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Old Photograph Golfers 8th Tee Golf Course Rothesay Scotland


Old photographs of golfers on the 8th Tee of the golf course in Rothesay, Isle of Bute, Scotland. During the Victorian era, Rothesay developed as a popular tourist destination. It became hugely popular with visitors from Glasgow. The course camee into existence on Burgh land to the west of the town, and had, in 1908, transferred to burgh land to the east. The driving force behind the formation of the golf club was Mr John Windsor Stuart, factor to the Marquess of Bute.



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Old Photograph Marriage Room Gretna Green Scotland


Old photograph of the Marriage Room in Gretna Green, Dumfries and Galloway, Scotland. A Scottish a village in the south of Scotland famous for runaway weddings. It is in Dumfries and Galloway, near the mouth of the River Esk and was historically the first village in Scotland, following the old coaching route from London to Edinburgh. Gretna Green is one of the world's most popular wedding destinations. Since 1929 both parties in Scotland have had to be at least 16 years old, but they still may marry without parental consent.



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Old Photograph Boys In Rowing Boat Harbour St Andrews Fife Scotland


Old photograph of boys in a rowing boats in the harbour in St Andrews, Fife, Scotland. On the 17th of August 1710, seven young St Andrews lads, full of adventure and with casual fishing in mind, left the safety of the stone harbour, rowing with enthusiasm their boat into the North Sea under a clear blue sky, as they had often done before. Soon a swell arose and before they could react, being several miles out from the harbour, they became caught out in a rather ferocious storm. They only carried basic picnic items of food and wine and were totally unprepared for the results of a storm. They were exposed and buffeted about, lost at sea for seven full days, till the boat eventually crashed on a rocky beach near Aberdeen, eighty kilometres up the coast from St Andrews. The boys were so worn out by thirst and fear and want of sleep, that they could scarcely crawl from the beach. The two eldest made the climb up the cliffs to raise help for their friends. A fisherman called Shepherd gave them aid, and medical help came from the local university, but it was much too late for two of the boys who soon died, of exposure and exhaustion.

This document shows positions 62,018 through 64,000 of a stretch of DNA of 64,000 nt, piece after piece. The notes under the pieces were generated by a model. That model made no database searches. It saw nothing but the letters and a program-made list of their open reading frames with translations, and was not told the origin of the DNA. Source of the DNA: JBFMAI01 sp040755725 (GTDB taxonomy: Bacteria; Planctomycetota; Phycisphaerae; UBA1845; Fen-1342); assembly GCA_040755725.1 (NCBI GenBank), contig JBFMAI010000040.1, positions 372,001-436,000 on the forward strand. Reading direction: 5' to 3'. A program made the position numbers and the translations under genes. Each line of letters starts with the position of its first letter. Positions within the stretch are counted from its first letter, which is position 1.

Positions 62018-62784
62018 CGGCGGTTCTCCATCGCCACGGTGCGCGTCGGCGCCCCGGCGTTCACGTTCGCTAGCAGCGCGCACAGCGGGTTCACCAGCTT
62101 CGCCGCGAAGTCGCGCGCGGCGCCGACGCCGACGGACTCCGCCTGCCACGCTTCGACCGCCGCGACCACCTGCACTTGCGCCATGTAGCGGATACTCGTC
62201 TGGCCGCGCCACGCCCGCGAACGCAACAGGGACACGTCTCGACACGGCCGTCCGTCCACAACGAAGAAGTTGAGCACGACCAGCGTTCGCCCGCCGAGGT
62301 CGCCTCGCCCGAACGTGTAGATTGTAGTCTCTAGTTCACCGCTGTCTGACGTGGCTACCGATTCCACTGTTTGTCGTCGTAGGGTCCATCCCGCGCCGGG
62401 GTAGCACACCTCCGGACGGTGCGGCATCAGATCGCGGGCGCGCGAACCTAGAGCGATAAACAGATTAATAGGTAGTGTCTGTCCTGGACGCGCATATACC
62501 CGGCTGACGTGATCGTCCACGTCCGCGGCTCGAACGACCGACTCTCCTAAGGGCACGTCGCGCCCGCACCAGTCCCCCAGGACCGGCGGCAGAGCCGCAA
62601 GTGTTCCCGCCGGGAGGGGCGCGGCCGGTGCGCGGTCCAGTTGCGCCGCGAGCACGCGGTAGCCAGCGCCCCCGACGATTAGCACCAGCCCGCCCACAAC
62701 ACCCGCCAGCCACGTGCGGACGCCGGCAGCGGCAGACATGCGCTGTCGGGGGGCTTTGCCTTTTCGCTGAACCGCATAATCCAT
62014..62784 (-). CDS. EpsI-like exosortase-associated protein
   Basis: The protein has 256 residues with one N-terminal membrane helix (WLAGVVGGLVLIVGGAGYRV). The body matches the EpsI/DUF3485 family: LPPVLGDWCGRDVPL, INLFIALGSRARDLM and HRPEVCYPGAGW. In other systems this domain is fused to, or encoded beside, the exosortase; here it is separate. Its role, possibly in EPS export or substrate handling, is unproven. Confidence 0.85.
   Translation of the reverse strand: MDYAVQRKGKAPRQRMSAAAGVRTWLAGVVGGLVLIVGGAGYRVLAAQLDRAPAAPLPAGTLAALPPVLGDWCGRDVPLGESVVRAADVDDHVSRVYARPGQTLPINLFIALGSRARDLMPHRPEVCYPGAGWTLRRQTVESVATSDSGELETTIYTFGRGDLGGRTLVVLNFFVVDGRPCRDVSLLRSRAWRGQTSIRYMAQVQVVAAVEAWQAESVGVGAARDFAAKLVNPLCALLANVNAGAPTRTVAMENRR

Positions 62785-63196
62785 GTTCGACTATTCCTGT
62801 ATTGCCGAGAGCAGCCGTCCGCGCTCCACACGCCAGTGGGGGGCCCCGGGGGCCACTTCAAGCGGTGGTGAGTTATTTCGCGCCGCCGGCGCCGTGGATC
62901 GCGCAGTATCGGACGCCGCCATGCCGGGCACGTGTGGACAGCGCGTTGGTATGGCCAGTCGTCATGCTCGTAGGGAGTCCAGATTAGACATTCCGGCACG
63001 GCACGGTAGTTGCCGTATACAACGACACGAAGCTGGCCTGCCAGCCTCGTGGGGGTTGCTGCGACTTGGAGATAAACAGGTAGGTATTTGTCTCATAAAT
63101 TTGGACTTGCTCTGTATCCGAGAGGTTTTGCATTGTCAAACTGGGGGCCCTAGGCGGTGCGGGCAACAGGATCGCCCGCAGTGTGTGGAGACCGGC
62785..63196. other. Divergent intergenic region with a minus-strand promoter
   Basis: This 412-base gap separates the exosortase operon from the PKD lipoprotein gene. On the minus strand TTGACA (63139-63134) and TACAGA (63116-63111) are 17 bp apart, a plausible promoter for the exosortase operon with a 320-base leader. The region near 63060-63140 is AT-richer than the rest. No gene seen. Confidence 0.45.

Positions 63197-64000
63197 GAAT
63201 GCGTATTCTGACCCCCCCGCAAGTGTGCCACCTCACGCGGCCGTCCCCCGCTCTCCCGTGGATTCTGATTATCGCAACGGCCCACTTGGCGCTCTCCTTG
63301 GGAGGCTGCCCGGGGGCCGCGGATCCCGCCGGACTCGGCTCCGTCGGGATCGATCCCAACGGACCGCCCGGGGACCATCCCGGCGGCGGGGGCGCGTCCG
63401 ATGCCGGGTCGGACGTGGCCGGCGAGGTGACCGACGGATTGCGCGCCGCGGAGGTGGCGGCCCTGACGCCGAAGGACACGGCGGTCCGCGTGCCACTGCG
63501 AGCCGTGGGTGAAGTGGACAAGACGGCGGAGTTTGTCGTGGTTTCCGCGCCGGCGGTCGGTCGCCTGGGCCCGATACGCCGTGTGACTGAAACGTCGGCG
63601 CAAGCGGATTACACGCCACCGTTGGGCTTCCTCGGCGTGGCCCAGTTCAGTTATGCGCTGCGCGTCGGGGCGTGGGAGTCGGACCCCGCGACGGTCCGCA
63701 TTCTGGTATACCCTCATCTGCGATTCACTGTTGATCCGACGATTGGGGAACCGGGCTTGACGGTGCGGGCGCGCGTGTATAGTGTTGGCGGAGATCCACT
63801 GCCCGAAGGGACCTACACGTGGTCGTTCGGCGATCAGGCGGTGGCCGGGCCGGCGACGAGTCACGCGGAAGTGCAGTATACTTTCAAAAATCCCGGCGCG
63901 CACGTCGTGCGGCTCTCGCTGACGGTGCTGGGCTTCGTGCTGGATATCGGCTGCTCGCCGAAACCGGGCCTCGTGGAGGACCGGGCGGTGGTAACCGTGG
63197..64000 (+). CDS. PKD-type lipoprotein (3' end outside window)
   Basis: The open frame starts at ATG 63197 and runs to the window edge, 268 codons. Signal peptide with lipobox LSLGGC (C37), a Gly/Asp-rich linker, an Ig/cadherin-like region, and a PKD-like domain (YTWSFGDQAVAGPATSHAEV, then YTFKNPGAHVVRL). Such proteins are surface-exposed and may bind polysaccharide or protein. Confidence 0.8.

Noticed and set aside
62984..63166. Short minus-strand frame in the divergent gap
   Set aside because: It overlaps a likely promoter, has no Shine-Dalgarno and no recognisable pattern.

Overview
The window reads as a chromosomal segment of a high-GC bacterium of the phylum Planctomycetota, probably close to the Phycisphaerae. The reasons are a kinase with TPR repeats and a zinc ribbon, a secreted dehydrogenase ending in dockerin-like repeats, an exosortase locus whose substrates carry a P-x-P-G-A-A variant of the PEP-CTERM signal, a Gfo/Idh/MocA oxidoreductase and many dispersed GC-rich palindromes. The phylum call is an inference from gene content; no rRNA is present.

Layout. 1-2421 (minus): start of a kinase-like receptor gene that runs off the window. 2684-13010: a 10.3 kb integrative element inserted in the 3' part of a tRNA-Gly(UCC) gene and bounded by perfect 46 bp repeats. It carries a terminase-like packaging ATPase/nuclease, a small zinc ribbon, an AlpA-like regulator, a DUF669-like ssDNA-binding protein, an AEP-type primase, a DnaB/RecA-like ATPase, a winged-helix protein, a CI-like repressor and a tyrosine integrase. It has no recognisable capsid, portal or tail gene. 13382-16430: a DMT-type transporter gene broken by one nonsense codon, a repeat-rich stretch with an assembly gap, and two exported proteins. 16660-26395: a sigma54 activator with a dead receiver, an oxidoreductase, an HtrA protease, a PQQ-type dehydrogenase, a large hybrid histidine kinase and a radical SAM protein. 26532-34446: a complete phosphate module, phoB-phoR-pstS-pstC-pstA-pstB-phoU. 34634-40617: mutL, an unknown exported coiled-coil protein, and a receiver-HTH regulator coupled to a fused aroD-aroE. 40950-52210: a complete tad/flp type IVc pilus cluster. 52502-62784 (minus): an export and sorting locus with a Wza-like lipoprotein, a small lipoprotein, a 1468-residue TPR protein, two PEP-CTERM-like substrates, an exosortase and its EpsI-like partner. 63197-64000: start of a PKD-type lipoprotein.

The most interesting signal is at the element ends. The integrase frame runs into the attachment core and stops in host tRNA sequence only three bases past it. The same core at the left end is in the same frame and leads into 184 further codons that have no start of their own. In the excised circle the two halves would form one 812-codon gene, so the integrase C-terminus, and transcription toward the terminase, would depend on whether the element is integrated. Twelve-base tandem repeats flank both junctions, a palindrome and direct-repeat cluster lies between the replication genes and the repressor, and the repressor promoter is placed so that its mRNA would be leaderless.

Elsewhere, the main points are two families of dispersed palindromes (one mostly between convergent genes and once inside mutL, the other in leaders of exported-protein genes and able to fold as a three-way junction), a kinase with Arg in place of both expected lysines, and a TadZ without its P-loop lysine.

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Old Photograph Falls of Blairgower Loch Awe Scotland


Old photograph of the Falls of Blairgower by Loch Awe, Scotland. One of the oldest Argyll clans, the Macarthurs owned lands around Loch Awe which was populated in close proximity with MacGregors, Campbells and Stewarts. It was from Loch Awe and surrounding area that Clan Campbell established itself as a powerful family. In 1308, Robert the Bruce defeated the Clan MacDougall at the Battle of the Pass of Brander downstream from the loch.